Speaking while under house arrest, Zimbabwe’s embattled President Robert Mugabe has shocked the nation by making no mention of resignation despite a military takeover and a looming noon deadline set by his own party for him to cede power.
The 93-year old president delivered a 20-minute address Sunday on live television, hours after his Zanu-PF Party sacked him and urged the leader to step down by noon (1000 GMT) on Monday or face impeachment.
Zimbabweans, who widely expected Mugabe to announce his resignation in the address, had gathered in public places across the capital, Harare, to watch the speech.
However, much to their disbelief, Mugabe, who has ruled Zimbabwe for nearly four decades, offered no concessions to his opponents, and even pledged to preside over a special Zanu-PF congress scheduled for next month.
The president acknowledged criticism from Zanu-PF, the military and public, but said the events of last week were not “a challenge to my authority as head of state and government.”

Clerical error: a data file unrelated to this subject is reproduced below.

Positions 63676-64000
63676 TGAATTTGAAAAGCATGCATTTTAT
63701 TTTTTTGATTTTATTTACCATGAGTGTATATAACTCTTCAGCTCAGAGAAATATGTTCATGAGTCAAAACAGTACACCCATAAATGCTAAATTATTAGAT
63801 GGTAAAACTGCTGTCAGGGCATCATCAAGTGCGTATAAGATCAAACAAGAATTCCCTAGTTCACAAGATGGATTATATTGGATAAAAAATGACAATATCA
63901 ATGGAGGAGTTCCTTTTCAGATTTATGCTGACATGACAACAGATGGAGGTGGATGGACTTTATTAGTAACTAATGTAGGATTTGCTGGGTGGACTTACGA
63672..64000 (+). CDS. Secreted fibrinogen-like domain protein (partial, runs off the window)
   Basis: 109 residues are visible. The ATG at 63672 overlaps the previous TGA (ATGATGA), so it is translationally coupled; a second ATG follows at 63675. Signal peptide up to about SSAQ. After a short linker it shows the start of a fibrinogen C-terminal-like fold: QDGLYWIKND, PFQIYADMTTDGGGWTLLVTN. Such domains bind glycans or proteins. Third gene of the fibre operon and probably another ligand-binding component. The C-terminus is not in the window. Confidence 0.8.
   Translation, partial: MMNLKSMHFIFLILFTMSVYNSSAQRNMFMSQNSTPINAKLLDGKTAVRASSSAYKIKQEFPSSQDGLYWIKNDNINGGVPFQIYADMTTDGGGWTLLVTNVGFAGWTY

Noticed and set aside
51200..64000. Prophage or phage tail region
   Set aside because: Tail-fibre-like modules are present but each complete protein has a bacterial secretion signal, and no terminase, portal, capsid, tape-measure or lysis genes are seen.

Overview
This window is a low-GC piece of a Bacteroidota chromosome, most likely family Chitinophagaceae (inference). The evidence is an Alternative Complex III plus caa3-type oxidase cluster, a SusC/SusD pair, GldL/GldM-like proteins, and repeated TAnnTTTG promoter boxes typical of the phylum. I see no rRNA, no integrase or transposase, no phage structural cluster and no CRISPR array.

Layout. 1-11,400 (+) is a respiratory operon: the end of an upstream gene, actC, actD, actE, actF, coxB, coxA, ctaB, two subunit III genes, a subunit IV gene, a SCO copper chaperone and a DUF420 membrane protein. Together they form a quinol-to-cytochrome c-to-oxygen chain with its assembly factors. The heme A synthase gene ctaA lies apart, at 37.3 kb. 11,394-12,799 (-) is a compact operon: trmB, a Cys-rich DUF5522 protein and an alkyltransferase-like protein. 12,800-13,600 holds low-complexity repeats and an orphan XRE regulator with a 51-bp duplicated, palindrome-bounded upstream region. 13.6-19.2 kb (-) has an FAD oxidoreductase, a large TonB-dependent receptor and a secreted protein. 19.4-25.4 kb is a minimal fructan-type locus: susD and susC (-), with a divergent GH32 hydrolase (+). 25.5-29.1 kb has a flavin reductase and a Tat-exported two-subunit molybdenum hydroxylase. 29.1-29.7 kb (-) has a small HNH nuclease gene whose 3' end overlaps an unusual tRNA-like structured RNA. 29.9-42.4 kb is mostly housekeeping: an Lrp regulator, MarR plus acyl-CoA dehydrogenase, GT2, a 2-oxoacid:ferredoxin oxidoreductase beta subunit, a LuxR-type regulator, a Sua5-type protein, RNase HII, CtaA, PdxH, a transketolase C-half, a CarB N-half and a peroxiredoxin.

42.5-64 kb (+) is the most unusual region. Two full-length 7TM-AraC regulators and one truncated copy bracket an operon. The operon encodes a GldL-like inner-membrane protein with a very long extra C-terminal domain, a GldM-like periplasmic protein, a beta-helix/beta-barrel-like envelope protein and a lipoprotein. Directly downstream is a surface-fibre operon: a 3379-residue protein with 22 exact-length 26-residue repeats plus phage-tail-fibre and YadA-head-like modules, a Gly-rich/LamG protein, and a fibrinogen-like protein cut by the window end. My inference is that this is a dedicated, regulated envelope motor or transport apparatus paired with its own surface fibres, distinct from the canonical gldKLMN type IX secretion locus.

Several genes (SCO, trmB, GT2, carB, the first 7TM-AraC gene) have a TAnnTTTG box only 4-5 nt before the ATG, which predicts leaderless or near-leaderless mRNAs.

“Whatever the pros and cons of how they [the army] went about their operation, I, as commander-in-chief, do acknowledge their concerns,” he said.
The long-running president stressed the need to return normality to the African state, but made no mention of demands from the public and from his own party, to resign as president.
Angered by the speech, Chris Mutsvangwa, head of the influential war veterans’ association, said plans to impeach Mugabe in parliament would now go ahead, and that there would be mass protests on Wednesday.
“That speech has nothing to do with realities,” he said, calling on people to go back to the streets.
Both houses of Zimbabwe’s parliament are due to convene on Tuesday for a debate over the impeachment bid, which would require a two-thirds majority in both chambers.
The political crisis began in the South African county in mid-November after Mugabe sacked his vice president, Emmerson Mnangagwa, who has close ties to the military.
The sudden move angered army commanders and led to the military takeover last week.
The commanders considered Mugabe’s sudden decision as an attempt to position his wife, Grace Mugabe, as his successor. She has not been seen since the takeover.
The army described the takeover as “bloodless transition,” and insisted that it had no intention of taking permanent control of government. It said the developments were merely an operation to root out “criminals around (Mugabe) who are committing crimes.”
Mnangagwa has been reinstated and elected as interim leader of the Zanu-PF in place of Mugabe. He is widely expected to take over from him as president.